Hollywood Local News

Councilman seeks to ban animal acts outside zoos

LOS ANGELES — A city councilman wants to bar circuses and other businesses from displaying or renting out wild and exotic animals as entertainment.

City Councilman David Ryu introduced a motion Nov. 30 asking the city attorney to draft an ordinance to make it illegal to exhibit or rent out animals like lions and elephants, and certain reptiles, snakes and birds, purely to amuse or entertain.

The proposed ban would apply to circuses, businesses that put on animal shows and companies that rent animals out to house parties.

Accredited zoos, such as the Los Angeles Zoo, would be exempted, as would the use of such animals for filming, research purposes and conservation presentations.

Ryu said the issue first came to his attention through his efforts to crack down on particularly extravagant and rowdy house parties in the Hollywood Hills where animals sometimes serve as diversions for guests.

While there are some existing ways to prevent wild and exotic animals from being used at house parties, such as laws concerning the transportation of wild and exotic animals, there is nothing in the books that directly outlaws the use of such animals for entertainment, Ryu said.

He said he decided to include circuses because he finds the treatment of animals as objects of entertainment to be “unconscionable.”

“Animals are majestic beings — they are part of our ecosystem,” Ryu said. “They are not toys.”

“Bears should not be dressed in a costume and made to balance on the balls,” Ryu said.

The motion appears to already have the initial support of at least half of the sitting members of the City Council, with six of Ryu’s colleagues signing on to have the proposed ban drafted by the city attorney. The council has 15 members, but one seat is vacant.

The proposed ordinance would force Ringling Bros. and Barnum & Bailey Circus, which usually books space at Staples Center, out of city limits, according to the company’s spokesman, Stephen Payne.

Payne said animal acts such as those that feature tigers are their main draw, and described Ryu’s motion as “yet another unnecessary anti-circus piece of legislation put forward by the L.A. City Council.”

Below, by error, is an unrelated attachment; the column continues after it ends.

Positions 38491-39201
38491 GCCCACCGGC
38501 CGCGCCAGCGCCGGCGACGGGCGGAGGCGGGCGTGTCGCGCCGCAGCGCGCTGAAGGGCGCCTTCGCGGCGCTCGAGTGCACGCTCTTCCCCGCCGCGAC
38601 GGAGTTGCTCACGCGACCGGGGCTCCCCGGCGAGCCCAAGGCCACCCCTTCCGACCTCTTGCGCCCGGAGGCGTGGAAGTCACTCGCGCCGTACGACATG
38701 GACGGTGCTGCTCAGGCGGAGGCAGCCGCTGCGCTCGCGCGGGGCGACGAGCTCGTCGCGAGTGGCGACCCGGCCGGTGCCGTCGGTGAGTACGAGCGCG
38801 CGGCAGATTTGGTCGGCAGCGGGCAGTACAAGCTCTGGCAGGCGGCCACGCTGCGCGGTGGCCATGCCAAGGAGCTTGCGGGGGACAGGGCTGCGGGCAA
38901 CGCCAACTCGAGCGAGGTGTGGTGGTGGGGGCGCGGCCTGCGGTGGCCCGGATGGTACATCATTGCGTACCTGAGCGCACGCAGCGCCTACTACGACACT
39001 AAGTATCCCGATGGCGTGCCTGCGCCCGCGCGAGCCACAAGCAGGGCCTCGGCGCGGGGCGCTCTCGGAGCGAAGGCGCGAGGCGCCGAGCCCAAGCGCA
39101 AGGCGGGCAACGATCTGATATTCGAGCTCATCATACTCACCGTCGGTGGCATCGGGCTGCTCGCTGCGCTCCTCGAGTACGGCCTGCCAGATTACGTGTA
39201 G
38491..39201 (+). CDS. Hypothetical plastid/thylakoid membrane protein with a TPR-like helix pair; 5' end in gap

Payne accused the council members of acting out of ignorance, and contends the motion is “driven by animal rights groups, and not people who care for exotic animals.”

He said council members, with the exception of one, have not visited with the circus’ animal trainers and appear to show little interest in how they care for their animals.

“We have men and women who have been doing that for years and put the tigers’ need above their own,” he said.

“This just seems like a backdoor attempt to ban the circus in the city,” he added. “It has nothing to do with the animal care that we provide.”

He also said that the circus does not dress its exotic animals in human clothing nor train them to balance on balls, and that these ideas are “based on archaic notions or incorrect notions of what other people say we do versus what we actually do.”

The motion drew praise from animal rights quarters, including from the Performing Animal Welfare Society and the Humane Society of the United States.

Humane Society President Wayne Pacelle said that circus animals usually endure “lives of unending transport and dislocation, deprivation, and long-term confinement,” while “trainers typically inflict punishment and pain to induce certain behaviors for performances.”

Los Angeles banned the use of bullhooks as training tools on elephants, which prompted Ringling Bros. to phase out elephants from its traveling show, and now the proposed ban “can raise the bar even higher.”

“We commend council member David Ryu for introducing this important motion to ban all wild animal acts and renew the city’s long and proud history of protecting all animals,” Pacelle said.

 

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